I explained last week why I’m so excited that Alan Dean Foster is back to novelize a new Star Wars film. The Force Awakens comes at a time when film novelizations aren’t as much of a thing as they used to be. In the 1950s, 60s and 70s, we weren’t a culture that went to see a movie multiple times, and there was no such thing as Blu-Ray, or its older brethren DVD, VHS or Beta. From the time a film went out of the theater, until it was bought for lots of money (and shown heavily edited) by a TV network, there was no way to enjoy the story and characters from your favorite film, other than by buying the novelization. Back in the day, even comedy films got novelizations. Now, it’s pretty much confined to SF films, and that’s pretty much because fans of those films tend to be both collectors and readers.
I still like novelizations because, if I really get into a film’s story, it’s a way to go back and enjoy that story in detail and at a slower pace. And a really good author can enrich a film as he adapts the screenplay. (Or she adapts it–Vonda N. McIntyre, D.C. Fontana and Joan D. Vinge have all written enjoyable film adaptations.)
Foster steps into the world of Star Wars as if it hadn’t been almost 40 years since his first novel in this universe was published. He fleshes out the new characters and makes them feel completely real. Under his hand, these are not merely retreads of Luke, Leia and Han; but meeting Rey, Fin and Poe does rekindle the feelings I had the first time I met Luke Skywalker in the pages of The Washington Star. (See last week’s entry for an explanation of that.)
One of my favorite moments in the introduction of Fin shows how Foster brings depth to him. Fin’s traipsing through the desert after he and Poe crash in a TIE Fighter. He thinks his new friend is dead, and he’s all alone on a barren world, probably being hunted by his former fellow Stormtroopers. He encounters a band of locals and asks for help. He’s met with jeers and curses. His response?
“Thank you!” To the vocal sarcasm he added a mock bow. “Oh, yes, kind fellow travelers, thank you so very much. Thanks a lot!” He continued muttering under his breath, utilizing words and phrases from a half dozen worlds that would have seen him busted in rank had he employed them in the presence of an officer.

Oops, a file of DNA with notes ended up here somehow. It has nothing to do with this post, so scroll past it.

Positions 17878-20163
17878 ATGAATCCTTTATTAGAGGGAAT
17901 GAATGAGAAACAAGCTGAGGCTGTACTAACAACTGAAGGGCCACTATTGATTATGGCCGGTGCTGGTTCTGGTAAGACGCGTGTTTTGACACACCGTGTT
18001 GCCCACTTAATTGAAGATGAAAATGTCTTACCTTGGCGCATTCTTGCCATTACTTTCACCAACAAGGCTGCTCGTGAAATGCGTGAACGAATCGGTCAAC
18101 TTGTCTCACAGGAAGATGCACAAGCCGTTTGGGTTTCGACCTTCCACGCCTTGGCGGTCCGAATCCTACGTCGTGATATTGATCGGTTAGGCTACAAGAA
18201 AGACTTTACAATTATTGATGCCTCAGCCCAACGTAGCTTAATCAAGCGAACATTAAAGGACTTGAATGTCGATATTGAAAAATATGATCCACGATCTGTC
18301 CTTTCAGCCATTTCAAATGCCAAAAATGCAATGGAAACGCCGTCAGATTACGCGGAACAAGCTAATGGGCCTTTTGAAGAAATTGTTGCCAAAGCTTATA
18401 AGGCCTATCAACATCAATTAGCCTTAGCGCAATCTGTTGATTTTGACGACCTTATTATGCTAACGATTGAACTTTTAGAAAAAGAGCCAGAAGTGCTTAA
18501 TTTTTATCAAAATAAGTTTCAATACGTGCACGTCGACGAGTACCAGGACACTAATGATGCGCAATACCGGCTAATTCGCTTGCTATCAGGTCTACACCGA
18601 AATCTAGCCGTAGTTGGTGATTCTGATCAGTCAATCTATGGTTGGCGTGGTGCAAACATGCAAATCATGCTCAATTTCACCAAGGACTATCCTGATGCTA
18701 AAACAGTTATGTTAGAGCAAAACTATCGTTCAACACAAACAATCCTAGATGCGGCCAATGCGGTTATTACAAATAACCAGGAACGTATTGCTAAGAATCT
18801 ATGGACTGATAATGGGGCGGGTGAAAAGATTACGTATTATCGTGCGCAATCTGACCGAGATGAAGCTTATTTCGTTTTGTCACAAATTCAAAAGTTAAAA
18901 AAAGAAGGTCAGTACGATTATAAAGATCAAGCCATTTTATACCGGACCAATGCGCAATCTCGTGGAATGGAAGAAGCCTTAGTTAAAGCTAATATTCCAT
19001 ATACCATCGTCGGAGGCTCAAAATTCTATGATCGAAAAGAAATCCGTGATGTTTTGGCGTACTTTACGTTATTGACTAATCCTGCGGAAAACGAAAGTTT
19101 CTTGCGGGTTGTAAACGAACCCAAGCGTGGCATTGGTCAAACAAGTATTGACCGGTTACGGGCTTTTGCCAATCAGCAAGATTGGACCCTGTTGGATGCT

It’s a small bit, but it adds such texture. By referencing Fin’s knowledge of six other languages, Foster shows us Fin is well-traveled, or at least has been exposed to people from other worlds. That makes him a little more than the sort of tabula rasa we might otherwise believe him to be, based on the film. The mention of being busted in rank humanizes the First Order troops a little. They’re not all ciphers. They make mistakes and suffer the same punishments ordinary grunts do on 21st Century earth. Most of all, this slightly pretentious rant shows Fin’s sense of humor in the face of adversity.
Now, yes, in the film, Fin is a funny character; but his humor is largely situational. He doesn’t mean to be funny, he just can’t help it because he’s socially awkward and too eager. Here, he’s shown employing humor to bolster his own morale, which is a striking thing in a young man who was raised as a slave-warrior, and allegedly trained only to kill his enemies. It makes Fin even more likable and sympathetic.
There’s a point of style in this novel that bears discussion, and that’s Foster’s use, at times, of omniscient third-person narration. That’s a technique that’s not often employed any longer, but, of course, he used it in the original Star Wars novelization. It’s appropriate that he uses it here.
In case you don’t know what I mean by “omniscient third-person narration,” I’ll explain. A lot of writers will tell you that narrative point of view (POV) is hard to understand. It’s not. POV is simply the answer to the question, “Who is telling this story?” First person narrative is easily recognized–the narrator says “I” and “me” and is telling his or her own story. There aren’t really many flavors to first person narrative. Second person, where the protagonist is called “you” by the narrator is rarely used outside of Choose Your Own Adventure novels.
Third person narrative can take different forms. It can keep its point of reference inside the head of one character, telling everything as if the narrator is someone not participating in the scene, but knows it only from the perspective of one character. This style is probably descended from the works of novelists like James Hilton, who would have a first-person narrator who would then tell the reader a story he’d heard from someone else. It was a bit complex, but it was meant to lend an air of authenticity.